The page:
A cycle ride to Turkey sent two e-bike entrepreneurs on a journey to a more impactful and inclusive way of life
Bethan Ward from Drosi Bikes tells us how they began converting unloved pedal bikes and the massive environmental, physical, social and emotional benefits their communities have seen as a result of the increase in bike use in recent times.
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Drosi Bikes – turning waste into a solution
With Climate Change becoming more and more real, and day to day life in the UK becoming increasingly fast paced in 2019 my partner and I decided to leave our jobs and explore what a simpler, less impactful way of life could look like. We figured that there was no better tool for exploration than a bike!
Bikes and electric bikes (e-bikes) are incredible machines capable of transforming their riders physically, socially and emotionally, as well as having a positive impact on the world around them. We realised this first hand during our ride to Istanbul (and back again!), reaping the benefits of fresh air, exercise and the small interactions with locals that other modes of transport do not permit.
Each year, around 15 million bikes worldwide are discarded and road transport contributes to around a fifth of the carbon emissions in the UK. We decided that it was about time we started turning waste into a solution giving individuals a more affordable and environmentally friendly option for transport.
"The sole purpose of this social enterprise is to promote bikes and electric-bikes as a fun, accessible and low impact option for travel, reducing the overall number of car journeys made and creating communities that are safer, more cohesive and full of healthy, happy individuals."
Inspired by other community bike projects we’ve seen along the way, (particularly Bristol Bike Project) we decided to set up our own in North Wales – Drosi Bikes.
The sole purpose of this social enterprise is to promote bikes and electric-bikes as a fun, accessible and low impact option for travel, reducing the overall number of car journeys made and creating communities that are safer, more cohesive and full of healthy, happy individuals. We are doing this by converting bikes to e-bikes, making them a more affordable and appealing transport option and refurbishing discarded old bikes, reducing waste going to landfill. In addition we’re connecting with other local groups and networks to explore opportunities for collaboration, we’re raising awareness of cycling and of Drosi bikes online through our website (drosibikes.org) and social media platforms. We have also joined a local group to promote and support active travel in Denbighshire.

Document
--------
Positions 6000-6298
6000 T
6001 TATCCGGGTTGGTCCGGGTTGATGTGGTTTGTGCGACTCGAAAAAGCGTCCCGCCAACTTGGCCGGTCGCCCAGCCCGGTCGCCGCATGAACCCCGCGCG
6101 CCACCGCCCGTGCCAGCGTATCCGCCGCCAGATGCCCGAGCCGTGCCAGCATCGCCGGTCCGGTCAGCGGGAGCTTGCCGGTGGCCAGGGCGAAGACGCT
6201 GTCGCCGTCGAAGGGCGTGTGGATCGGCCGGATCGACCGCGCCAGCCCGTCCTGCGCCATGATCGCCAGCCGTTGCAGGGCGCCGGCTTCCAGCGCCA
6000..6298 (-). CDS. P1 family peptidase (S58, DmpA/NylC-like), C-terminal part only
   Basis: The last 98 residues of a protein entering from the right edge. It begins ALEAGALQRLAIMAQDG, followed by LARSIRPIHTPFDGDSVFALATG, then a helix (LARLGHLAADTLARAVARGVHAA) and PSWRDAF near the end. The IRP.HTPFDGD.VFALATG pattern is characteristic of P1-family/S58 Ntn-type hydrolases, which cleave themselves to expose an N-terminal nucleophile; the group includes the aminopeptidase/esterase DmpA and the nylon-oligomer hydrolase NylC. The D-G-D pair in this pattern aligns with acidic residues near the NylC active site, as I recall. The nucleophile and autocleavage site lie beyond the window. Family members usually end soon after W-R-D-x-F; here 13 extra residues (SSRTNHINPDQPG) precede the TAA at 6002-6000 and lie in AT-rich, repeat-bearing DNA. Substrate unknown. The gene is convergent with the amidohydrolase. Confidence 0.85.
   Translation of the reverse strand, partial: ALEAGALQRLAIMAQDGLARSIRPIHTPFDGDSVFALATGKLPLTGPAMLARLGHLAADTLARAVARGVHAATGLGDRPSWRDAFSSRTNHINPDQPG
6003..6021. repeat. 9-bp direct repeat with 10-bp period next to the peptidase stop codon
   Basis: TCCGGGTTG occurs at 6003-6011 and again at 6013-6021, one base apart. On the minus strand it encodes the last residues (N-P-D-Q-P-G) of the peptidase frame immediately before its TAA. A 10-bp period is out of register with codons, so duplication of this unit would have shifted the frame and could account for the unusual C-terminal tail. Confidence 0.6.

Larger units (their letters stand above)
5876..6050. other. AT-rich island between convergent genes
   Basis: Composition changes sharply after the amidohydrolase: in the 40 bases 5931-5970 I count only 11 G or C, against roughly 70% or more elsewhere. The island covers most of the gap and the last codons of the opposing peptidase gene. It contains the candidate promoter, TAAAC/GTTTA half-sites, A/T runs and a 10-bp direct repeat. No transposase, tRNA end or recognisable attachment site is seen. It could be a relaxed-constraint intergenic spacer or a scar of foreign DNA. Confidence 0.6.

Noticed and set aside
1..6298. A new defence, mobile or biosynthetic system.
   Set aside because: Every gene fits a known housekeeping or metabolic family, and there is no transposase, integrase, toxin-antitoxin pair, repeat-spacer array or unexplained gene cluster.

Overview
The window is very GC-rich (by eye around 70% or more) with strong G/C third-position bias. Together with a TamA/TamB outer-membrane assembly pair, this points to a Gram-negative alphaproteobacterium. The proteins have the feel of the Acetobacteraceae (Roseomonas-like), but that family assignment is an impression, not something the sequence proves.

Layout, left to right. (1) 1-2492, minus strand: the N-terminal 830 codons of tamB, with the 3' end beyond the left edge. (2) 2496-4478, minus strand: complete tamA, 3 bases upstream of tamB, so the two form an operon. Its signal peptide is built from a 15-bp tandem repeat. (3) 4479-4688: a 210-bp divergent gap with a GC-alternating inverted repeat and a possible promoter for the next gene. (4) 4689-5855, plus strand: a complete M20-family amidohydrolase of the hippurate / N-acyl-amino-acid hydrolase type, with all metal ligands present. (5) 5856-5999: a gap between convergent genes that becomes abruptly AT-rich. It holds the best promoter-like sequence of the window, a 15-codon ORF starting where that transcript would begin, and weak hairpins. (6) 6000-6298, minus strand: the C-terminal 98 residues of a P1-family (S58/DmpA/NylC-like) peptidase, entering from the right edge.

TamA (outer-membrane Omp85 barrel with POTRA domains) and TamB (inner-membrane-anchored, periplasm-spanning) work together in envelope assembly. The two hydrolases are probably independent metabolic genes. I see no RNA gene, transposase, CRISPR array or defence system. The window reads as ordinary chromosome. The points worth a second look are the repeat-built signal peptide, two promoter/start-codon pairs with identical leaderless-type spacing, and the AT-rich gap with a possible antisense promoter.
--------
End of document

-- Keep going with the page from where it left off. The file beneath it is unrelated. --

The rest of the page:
The COVID-19 pandemic has forced everyone in the UK to stay local. With restrictions on car journeys and more spare time on our hands we have seen the popularity of cycling soar. Although this is incredible news for the environment (and for Drosi Bikes) the pandemic has posed some specific challenges to us and others in the industry. Our reliance on the global supply chain, coupled with the new popularity of bikes has meant sourcing reliable parts has become a daily challenge. Lead times are longer and delivery is less dependable, which has restricted the number of bikes we’re able to convert.
Over the next 12 months as we emerge from lockdown we want to focus our energy on how Drosi Bikes can best serve our local community. The cycling culture in the UK is largely dominated by white males who view cycling as a hobby and not a way of life, this can also be seen in North Wales.
We want to play a part in changing the attitude towards cycling making it more inclusive and acceptable playing an important part in everyday life. Working with local organisations and services we’re planning to target underrepresented groups and offer a supported drop-in workshop to empower people to maintain their own bikes and run maintenance and cycle training courses to help people gain confidence when cycling.
When getting started as a social enterprise the most useful source of support has been from a network of like-minded peers, both locally and nationally. Working in collaboration or sharing stories, ideas and solutions can be a hugely beneficial way to stay motivated and focused. The Social Business Wales ‘Start up with a cuppa’ peer support network for social enterprise start-ups like us to connect is a great way to connect to other people on similar journeys. I would advise everyone, regardless of how big, small, or developed their idea, is to reach out and build a network around them to guide and support along the way.
Drosi Bikes has received business consultancy support and advice from Social Business Wales New Start, funded by the European Regional Development Fund and delivered by the Wales Co-operative Centre.
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